Why are people so attracted to beautiful “natural scenes like green fields, trees, and rivers?” Nostalgia, maybe? A sense of wonder? Some inherent draw to what is aesthetically pleasing?
Nah. According to some thinkers, “science” has figured out that we are drawn to natural beauty because for our ancestors, such scenes “represented survival.” By “science,” I mean what’s known as evolutionary psychology or, as my colleague Shane Morris calls it, “Sabertooth Psychology.”
Evolutionary psychology is a field specializing in hypotheses in which natural selection explains all human behaviors. According to this way of thinking, all of our modern behaviors are best understood as carryovers from those ancient behaviors that offered our ancestors evolutionary advantage over others. So, those who didn’t appreciate beautiful natural landscapes had less access to food and water and, therefore, produced less offspring. Eventually, their line died out while those who liked lush natural scenes survived.
However, not everyone is persuaded by this sort of hypothesizing, including psychologist Dr. Steve Taylor. Writing at Psychology Today, Taylor says that “evolutionary psychology is largely based on assumptions rather than evidence, and as such it is debatable whether it should be referred to as a ‘science’ (since its hypotheses are generally unfalsifiable).” Or, as philosopher Subrena Smith recently told Gizmodo, “we don’t have the relevant evidence about how our ancestors behaved to make any substantive claims.”
Even so, evolutionary psychology continues to enjoy a popularity in many academic circles, the media, and other segments of culture that far outweighs its scientific credibility.
According to evolutionary psychologists, “mate selection, parental care, predator avoidance” and other behaviors result from natural selection working on our brains. They further assume that our brains haven’t changed in the tens of thousands of years since.
But there is no evidence for these assumptions. On the contrary, as Smith told Gizmodo, brain science (not to mention history) shows that, “Our brains are dynamic, our behaviors are dynamic, we’re imaginative, we generate novel behaviors in contexts that never exhibited themselves.” This helps explain why only humans have spread to every continent.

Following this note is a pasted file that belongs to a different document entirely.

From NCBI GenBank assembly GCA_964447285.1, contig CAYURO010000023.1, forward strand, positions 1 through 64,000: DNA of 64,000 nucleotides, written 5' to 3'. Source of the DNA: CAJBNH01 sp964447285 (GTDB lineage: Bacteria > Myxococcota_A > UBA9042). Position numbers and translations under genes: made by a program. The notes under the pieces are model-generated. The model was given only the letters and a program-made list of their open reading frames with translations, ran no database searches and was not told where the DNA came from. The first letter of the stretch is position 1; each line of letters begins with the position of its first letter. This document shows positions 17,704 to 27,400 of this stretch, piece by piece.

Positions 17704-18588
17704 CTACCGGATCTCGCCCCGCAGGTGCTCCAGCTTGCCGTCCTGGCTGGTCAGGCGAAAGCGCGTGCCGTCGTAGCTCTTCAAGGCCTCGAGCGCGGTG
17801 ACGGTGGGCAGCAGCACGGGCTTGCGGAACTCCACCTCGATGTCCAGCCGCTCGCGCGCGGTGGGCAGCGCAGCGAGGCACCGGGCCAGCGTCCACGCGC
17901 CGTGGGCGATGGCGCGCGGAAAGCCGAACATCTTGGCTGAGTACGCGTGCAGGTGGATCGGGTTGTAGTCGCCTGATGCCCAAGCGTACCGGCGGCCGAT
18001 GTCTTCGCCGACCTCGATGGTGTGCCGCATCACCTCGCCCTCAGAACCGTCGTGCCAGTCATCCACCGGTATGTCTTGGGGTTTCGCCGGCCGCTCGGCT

Evolutionary psychology is built on what we might call “just-so stories,” conclusions that “must be so” because they are required by the assumptions that must not be questioned. While the constant hypothesizing might cause the people at Gizmodo to “roll their eyes,” the ideas of evolutionary psychology have real consequences and victims.
For example, according to evolutionary psychology, rape is a behavior of natural selection, “one potential strategy for males for achieving reproductive success.” It is, according to this framework, not a moral abomination, but an “aberration,” “an alternative gene-promotion strategy that is most likely to be adopted by the ‘losers’ in the competitive, harem-building struggle.”
While no evolutionary psychologist would conclude that rape is somehow justified, it’s not at all clear on what moral grounds they refuse to do so, since rape must be considered both “natural” and “hardwired.” They also must ignore much of human history, in which rape was used as a weapon to subjugate entire populations during wartime, such as in the 1937 “Rape of Nanjing” or, more recently, ISIS’s wave of terror. Survival of the fittest anyone?
On a related issue, evolutionary psychology struggles to conclude whether humans are evolutionarily adapted to mate for life, like birds, or to be promiscuous, like our other “ancestors.” Either can be “concluded” by appealing to “evolutionary adaptation,” otherwise known as the dynamic imaginations of evolutionary psychologists.
As atheist philosopher David Stove wrote in his book Darwinian Fairytales, however well these imaginative explanations describe “sponges, snakes, flies, or whatever,” they are a “ridiculous slander on human beings.” That’s because, as Chuck Colson said years ago, “they cannot account for what is most essentially human . . . things like altruism and music,” the love of beauty and that most un-survival- of-the-fittest human behavior: self-sacrifice.
So, remember, the next time you see an article or TV special ready to explain the natural origins of human behaviors, you might want to pull up a chair and get out some popcorn. You’re about to hear a fairy tale.
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